40% Of Ghanaians Will Use MoMo If Only Necessary Over E-levy – Survey

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Only 40 percent of Ghanaians will be transferring money electronically if it is really necessary following the approval of the Electronic Transfer Levy (E-levy), a study by Global Info Analytics, a polling company in Ghana, has revealed.

The study sought to find out how Ghanaians are responding to the approval of the E-levy.

In its last survey prior to the approval, 73% of Ghanaians were against the tax policy.

But its latest findings released on Wednesday, April 20, 2022, showed that approval of the E-levy will have no effect on 9 percent of the population sampled.

18 percent of the 5,182 respondents sampled for the survey said they will find an alternative to avoid the E-levy. 26 percent will be withdrawing their funds, while the remaining 7 percent said they don’t use Mobile Money (MoMo).

On the political side of things, 45 percent of those who will use MoMo regardless of the approval of the levy lean towards the New Patriotic Party (NPP). 33 percent have an affiliation with the opposition National Democratic Congress (NDC), while 41 percent are Floating Voters (FV).

For respondents who fall into the category of complete withdrawal of funds, 18 percent and 36 percent are sympathisers of the NPP and NDC, respectively. 22 percent are Floating Voters.

17 percent of those who said they would find alternative ways of transferring funds to avoid the tax are NPP sympathisers, 19 percent are NDC sympathisers with 19 percent being Floating Voters.

With the Respondents feeling that the passage of the E-levy will have no effect on their MoMo transactions, those sympathizers with the NPP are 13 percent; NDC 6, percent, and Floating Voters, 10 percent.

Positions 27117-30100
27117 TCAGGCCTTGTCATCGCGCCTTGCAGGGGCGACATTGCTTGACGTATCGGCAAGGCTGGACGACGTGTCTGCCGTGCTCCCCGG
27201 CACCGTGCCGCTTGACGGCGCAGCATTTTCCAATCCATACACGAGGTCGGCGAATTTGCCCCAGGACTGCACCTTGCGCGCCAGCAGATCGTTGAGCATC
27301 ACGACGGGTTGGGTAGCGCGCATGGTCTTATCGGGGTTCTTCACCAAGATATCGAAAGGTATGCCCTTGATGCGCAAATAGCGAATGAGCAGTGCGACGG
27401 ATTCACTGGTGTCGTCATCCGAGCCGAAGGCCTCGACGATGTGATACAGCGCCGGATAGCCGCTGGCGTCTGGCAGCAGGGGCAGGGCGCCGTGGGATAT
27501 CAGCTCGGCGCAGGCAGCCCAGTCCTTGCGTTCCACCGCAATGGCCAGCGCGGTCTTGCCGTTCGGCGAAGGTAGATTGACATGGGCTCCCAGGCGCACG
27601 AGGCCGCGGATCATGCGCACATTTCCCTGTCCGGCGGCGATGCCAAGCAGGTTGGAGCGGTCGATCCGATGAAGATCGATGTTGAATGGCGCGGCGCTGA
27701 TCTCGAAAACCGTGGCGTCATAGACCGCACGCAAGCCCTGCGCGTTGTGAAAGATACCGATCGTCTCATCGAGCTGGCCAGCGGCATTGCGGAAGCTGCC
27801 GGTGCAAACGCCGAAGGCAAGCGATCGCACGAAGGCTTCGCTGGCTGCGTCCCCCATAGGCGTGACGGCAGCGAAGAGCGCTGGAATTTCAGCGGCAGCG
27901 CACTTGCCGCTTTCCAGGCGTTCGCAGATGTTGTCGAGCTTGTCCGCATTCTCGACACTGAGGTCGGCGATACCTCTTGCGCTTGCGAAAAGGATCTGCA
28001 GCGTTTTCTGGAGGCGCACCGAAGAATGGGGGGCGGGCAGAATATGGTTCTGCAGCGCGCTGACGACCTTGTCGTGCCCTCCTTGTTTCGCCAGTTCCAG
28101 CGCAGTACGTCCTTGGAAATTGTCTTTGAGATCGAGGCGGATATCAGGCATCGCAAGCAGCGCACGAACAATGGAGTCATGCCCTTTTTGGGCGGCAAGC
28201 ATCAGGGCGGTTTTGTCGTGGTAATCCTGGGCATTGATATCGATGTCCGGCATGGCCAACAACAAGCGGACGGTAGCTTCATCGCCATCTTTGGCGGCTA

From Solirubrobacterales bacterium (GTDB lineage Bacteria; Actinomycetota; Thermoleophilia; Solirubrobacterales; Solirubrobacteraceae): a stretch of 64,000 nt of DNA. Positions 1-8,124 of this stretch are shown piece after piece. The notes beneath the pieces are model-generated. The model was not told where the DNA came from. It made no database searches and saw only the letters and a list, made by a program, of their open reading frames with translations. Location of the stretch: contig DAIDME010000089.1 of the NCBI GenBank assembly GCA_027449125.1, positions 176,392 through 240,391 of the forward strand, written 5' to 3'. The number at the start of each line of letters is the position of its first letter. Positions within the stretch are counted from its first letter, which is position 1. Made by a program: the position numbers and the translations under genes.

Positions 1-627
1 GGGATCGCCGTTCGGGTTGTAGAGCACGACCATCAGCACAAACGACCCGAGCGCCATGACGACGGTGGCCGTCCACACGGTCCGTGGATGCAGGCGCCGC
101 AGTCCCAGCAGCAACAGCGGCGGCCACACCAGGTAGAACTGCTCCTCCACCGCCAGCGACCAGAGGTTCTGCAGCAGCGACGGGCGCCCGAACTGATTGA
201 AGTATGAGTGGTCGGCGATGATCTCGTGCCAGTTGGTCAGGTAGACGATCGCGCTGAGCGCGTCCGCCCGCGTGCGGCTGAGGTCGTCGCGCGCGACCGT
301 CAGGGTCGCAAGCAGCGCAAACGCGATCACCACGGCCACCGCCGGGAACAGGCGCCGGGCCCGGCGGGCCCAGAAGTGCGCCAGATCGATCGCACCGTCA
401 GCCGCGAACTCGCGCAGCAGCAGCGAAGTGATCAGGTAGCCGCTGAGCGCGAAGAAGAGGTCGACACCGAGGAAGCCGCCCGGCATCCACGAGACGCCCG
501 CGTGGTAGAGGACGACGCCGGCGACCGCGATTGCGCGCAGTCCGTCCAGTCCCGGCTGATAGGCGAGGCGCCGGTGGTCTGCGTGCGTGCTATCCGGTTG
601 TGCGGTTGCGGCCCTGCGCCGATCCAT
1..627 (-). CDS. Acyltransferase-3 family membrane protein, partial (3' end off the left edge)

The last set is those who do not have MoMo. They responded with party affiliations as follows: 7 percent (NPP), 6 percent (NDC), and 8 percent (Floating Voters).

Parliament passed the bill on Tuesday, March 29, 2022, in the absence of the Minority MPs, who had walked out before the Bill was considered at the second reading stage.

The levy, which was amended from 1.75 percent to 1.5 percent on Tuesday, March 29, 2022, will be a tax on electronic transactions, which includes mobile-money payments.

The charge will apply to electronic transactions that are more than GH¢100 on a daily basis.

Critics of the proposal have warned that this new levy will negatively impact the Fintech space, as well as hurt low-income people and those outside the formal banking sector.

Government has, however, argued the levy would widen the tax net and that could raise an extra GH¢6.9 billion in 2022.

The Minority NDC is in court challenging the passage on the basis that parliament did not have the numbers to pass it.

The party is also seeking an injunction on the implementation of the law from May 1, 2022, at the Supreme Court.

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